Although for political reasons, Paul Atreides ends up marrying the Emperor’s daughter, the Princess Irulan, Paul assures Chani that his devotion to her is paramount, saying:
“I swear to you now … that you’ll need no title. That woman over there will be my wife and you but a concubine because this is a political thing… Yet that princess shall have no more of me than my name. No child of mine nor touch nor softness of glance, nor instant of desire.”
A heartfelt gesture from Paul, but there is no escaping the fact that Paul’s motivation to establish order and cement power are eclipsing his obligation to Chani.
Jessica adds to this, in the closing line of the story:
“Think on it, Chani: that princess will have the name, yet she’ll live as less than a concubine — never to know a moment of tenderness from the man to whom she’s bound. While we, Chani, we who carry the name of concubine — history will call us wives.”
Powerful, as the conventionally marginalized concubines are empowered, but there is a subversive truth here. As Jessica says, history will not remember them as heroes, nor as fighters, but as wives. Despite their heroism and contribution, the aspiration remains to be known as a wife. Simply a title of marriage.
It is said that in Villeneuve’s film, the role of the Lady Jessica is being expanded to better reflect the gravity of her character and her importance to the story. Until then, it is clear that while the women in “Dune” are powerful, they are not in power. They operate within a patriarchal society and, much like with the white savior trope, there is little we can do to escape that. What we can do is use that reality as leverage to more vigorously critique and interact with the text. A work of “Dune”‘s caliber can certainly withstand it.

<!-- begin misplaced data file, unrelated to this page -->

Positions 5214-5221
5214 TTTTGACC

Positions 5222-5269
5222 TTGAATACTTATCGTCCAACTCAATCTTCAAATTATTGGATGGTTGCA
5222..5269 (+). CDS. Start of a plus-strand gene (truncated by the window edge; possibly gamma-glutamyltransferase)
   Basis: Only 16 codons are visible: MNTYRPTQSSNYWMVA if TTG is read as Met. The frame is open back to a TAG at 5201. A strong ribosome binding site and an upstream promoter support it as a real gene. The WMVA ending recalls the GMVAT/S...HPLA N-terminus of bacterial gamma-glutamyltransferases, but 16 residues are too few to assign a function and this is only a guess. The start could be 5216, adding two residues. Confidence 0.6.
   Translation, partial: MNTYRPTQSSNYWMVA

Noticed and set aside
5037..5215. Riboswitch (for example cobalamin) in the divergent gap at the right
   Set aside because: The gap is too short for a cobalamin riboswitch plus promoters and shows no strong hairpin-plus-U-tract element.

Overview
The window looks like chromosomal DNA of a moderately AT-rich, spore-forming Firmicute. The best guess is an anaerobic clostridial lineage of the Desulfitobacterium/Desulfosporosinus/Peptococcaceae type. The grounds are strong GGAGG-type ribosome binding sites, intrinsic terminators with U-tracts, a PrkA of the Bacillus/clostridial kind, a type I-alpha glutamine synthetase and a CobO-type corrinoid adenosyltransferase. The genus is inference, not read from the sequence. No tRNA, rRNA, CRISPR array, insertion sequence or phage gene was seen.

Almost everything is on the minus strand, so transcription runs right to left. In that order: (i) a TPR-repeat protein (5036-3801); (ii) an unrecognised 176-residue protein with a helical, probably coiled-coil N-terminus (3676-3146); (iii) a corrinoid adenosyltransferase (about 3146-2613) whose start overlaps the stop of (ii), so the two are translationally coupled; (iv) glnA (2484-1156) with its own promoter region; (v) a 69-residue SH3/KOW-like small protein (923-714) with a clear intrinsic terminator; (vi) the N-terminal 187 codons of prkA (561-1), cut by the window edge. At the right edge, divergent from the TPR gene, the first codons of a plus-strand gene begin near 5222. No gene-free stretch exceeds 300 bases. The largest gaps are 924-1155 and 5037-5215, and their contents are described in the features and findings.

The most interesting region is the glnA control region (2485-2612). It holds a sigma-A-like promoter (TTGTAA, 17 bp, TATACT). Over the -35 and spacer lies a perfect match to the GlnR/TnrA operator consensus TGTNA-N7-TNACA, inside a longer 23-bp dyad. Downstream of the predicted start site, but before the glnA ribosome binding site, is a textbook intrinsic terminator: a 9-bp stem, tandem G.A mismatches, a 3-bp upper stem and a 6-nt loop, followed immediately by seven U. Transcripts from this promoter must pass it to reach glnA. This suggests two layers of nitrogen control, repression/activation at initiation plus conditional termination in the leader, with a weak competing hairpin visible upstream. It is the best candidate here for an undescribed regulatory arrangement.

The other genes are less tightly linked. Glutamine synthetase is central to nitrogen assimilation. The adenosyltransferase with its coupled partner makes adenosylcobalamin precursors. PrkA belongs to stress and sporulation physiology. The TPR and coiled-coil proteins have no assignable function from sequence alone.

Imperialism and The Decline of Empires
“In politics, the tripod is the most unstable of all structures.” — Reverend Mother Gaius Helen Mohiam
“Dune” is set against an imperial galactic backdrop. The “tripod” refers to the three dominant powers at work in the story. The Spacing Guild, which is an organization that has a monopoly on interstellar travel, The Imperial House, or the authority of the Padishah Emperor, and the Landsraad, or the organization of the Great Houses of the Imperium (house Atreides being one of them).
Simply put, these three power structures are balanced against each other, one cannot withstand the collective force of the other two. At the time of the book’s start, the Imperium is under the control of the 81st Padishah Emperor Shaddam IV, who pushes and pulls on the authority of the other two forces.
By the end of the book, he is replaced by Paul “Maud’Dib,” whose prescience and control of the spice gives him unprecedented power. Paul dissolves the empire and assumes complete control of the Spacing Guild and the houses of the Landsraad.
The arc of the empire in “Dune” has been traced over a few historical upheavals, most notably the fall of the Roman Empire. But transposed onto today, the story has more dubious undertones. It seems like today we are witnessing sort of a change in imperial power. American exceptionalism around the world is being challenged and the role of the United States on the world stage is being put into question. Cultural norms are being uprooted and the feeling of change, for the better and for the worse, is permeable.